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January 17, 2018 

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BARTER EXCHANGE: A method of trading goods, commodities, or services, directly for one another without the use of money. In a barter exchange one good is traded directly for another. This sort of exchange ultimately requires a double coincidence of wants, meaning that each trader has what the other trader wants and wants what the other has. Without a double coincidence of wants the exchange process can become exceedingly complex, requiring a great deal of resources to complete transactions, resources that can not be used for production. In fact, inefficient barter trading was the primary reason that money was invented. With money, more resources can be used for production and fewer are needed for trading. See market.

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AVERAGE REVENUE PRODUCT AND MARGINAL REVENUE PRODUCT:

A mathematical connection between average revenue product and marginal revenue product stating that the change in the average revenue product depends on a comparison between the average revenue product and marginal revenue product. If marginal revenue product is less than average revenue product, then average revenue product declines. If marginal revenue product is greater than average revenue product, then average revenue product rises. If marginal revenue product is equal to average revenue product, then average revenue product does not change.
The relation between average revenue product and marginal revenue product',500,400)">marginal revenue product is one of several that reflect the general relation between a marginal and the corresponding average. The general relation is this:
  • If the marginal is less than the average, then the average declines.

  • If the marginal is greater than the average, then the average rises.

  • If the marginal is equal to the average, then the average does not change.
This general relation surfaces throughout the study of economics. It also applies to average and marginal product, average and marginal cost, average and marginal revenue, average and marginal propensity to consume, and well, any other average and marginal encountered in economics.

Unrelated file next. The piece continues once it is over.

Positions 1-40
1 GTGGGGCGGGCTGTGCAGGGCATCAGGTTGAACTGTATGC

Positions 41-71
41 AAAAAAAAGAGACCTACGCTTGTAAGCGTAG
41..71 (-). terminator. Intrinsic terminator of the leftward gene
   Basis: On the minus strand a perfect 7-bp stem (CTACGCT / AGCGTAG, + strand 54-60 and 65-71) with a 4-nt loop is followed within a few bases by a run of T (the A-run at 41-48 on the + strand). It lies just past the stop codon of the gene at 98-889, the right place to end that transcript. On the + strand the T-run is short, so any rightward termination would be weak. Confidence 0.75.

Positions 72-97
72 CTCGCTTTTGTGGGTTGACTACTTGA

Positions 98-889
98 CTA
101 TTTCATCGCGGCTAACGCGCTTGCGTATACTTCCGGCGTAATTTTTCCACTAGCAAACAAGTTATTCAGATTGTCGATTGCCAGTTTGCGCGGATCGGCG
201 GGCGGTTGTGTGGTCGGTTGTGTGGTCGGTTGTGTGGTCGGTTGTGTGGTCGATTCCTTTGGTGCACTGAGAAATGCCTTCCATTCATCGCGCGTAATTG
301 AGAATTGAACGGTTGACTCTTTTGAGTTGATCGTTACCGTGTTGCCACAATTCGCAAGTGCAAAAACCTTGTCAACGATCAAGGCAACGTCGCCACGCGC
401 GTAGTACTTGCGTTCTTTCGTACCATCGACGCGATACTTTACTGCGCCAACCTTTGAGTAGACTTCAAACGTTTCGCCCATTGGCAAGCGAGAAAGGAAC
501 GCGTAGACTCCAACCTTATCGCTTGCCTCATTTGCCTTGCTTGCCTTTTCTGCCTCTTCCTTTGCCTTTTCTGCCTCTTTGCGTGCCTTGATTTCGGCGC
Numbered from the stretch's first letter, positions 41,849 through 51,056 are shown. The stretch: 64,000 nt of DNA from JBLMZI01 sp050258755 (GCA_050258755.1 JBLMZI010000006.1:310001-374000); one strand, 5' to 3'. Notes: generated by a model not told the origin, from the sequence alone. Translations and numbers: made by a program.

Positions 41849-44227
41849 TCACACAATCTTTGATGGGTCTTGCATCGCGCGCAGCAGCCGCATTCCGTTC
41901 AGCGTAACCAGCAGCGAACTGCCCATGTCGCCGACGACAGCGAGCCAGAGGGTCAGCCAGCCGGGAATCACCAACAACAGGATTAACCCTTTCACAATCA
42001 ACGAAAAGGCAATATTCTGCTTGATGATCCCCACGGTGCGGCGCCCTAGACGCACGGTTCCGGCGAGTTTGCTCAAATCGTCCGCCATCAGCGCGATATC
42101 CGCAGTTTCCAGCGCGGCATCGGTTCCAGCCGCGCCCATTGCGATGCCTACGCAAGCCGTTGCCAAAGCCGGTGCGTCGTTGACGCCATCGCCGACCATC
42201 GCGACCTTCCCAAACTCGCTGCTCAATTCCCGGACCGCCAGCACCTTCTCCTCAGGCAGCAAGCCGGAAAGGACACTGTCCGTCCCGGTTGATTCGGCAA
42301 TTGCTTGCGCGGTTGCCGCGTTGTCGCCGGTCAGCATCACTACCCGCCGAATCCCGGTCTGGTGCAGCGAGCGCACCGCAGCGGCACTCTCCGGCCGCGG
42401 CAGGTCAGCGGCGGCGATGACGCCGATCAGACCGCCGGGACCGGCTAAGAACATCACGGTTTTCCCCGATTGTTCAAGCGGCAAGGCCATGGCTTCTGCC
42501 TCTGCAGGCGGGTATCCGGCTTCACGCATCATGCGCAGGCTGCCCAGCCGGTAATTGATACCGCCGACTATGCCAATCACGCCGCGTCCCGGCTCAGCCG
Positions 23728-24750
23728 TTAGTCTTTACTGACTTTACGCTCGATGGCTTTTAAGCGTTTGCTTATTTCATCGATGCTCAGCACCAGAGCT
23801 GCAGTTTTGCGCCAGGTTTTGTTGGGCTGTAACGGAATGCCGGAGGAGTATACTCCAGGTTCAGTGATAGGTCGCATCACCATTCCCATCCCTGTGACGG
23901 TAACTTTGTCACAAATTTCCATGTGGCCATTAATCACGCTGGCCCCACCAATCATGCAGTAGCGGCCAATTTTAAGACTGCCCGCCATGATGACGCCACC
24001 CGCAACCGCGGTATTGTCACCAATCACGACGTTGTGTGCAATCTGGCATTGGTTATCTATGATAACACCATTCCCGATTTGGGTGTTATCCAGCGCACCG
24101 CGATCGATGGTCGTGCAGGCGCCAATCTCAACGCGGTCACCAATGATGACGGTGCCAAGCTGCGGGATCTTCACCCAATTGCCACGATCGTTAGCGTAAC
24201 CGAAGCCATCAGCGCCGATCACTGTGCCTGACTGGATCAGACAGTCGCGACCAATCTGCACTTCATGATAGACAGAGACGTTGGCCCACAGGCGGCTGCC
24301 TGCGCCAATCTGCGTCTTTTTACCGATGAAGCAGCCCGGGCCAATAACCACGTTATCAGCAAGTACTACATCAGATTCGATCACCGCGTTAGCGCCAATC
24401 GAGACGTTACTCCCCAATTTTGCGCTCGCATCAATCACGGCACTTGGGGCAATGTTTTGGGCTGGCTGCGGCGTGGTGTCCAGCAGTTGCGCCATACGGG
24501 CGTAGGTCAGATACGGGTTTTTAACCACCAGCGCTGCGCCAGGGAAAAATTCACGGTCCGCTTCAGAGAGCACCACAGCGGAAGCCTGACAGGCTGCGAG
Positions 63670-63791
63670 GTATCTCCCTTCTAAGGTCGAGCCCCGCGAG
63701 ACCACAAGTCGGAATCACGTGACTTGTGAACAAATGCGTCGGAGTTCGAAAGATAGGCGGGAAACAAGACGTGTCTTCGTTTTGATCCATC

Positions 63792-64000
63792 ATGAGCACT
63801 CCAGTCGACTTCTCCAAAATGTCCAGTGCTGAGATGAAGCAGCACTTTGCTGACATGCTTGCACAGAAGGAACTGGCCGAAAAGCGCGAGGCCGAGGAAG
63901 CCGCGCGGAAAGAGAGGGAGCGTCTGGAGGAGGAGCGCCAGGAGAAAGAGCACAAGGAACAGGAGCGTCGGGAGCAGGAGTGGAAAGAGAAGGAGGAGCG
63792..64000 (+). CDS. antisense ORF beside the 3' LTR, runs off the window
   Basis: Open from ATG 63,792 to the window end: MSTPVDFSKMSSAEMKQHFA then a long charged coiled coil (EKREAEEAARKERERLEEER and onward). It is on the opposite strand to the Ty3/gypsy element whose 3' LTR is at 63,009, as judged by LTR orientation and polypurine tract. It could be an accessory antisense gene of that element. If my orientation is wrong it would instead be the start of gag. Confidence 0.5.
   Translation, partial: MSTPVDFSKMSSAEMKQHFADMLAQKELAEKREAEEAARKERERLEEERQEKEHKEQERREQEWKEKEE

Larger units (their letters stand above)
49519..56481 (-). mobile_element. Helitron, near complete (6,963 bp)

Making Tacos

Average and Marginal Revenue Product
Revenue Product Curves
The graph at the right for the hourly production of Super Deluxe TexMex Gargantuan Tacos (with sour cream and jalapeno peppers) illustrates the relation between average revenue product and marginal revenue product.
  • Marginal Greater Than Average : For the first few quantities of variable input (workers), marginal revenue product is rising and lies above average revenue product. This is consistent with an increasing average revenue product. If Waldo (proprietor of Waldo's TexMex Taco World) hires an additional worker in this early stage of production, then the marginal revenue product (that is the extra contribution) of this worker is greater than that of the existing workers. This, as such, increases the average for all workers.

    Even after the law of diminishing marginal returns kicks in, and marginal revenue product declines, average revenue product continues to increase because the marginal exceeds the average.

  • Marginal Equal To Average: The point of intersection between the marginal revenue product and average revenue product curves is also the peak of the average revenue product curve. If the productivity of the marginal worker is equal to the average revenue productivity of the existing workers, then the average does not change.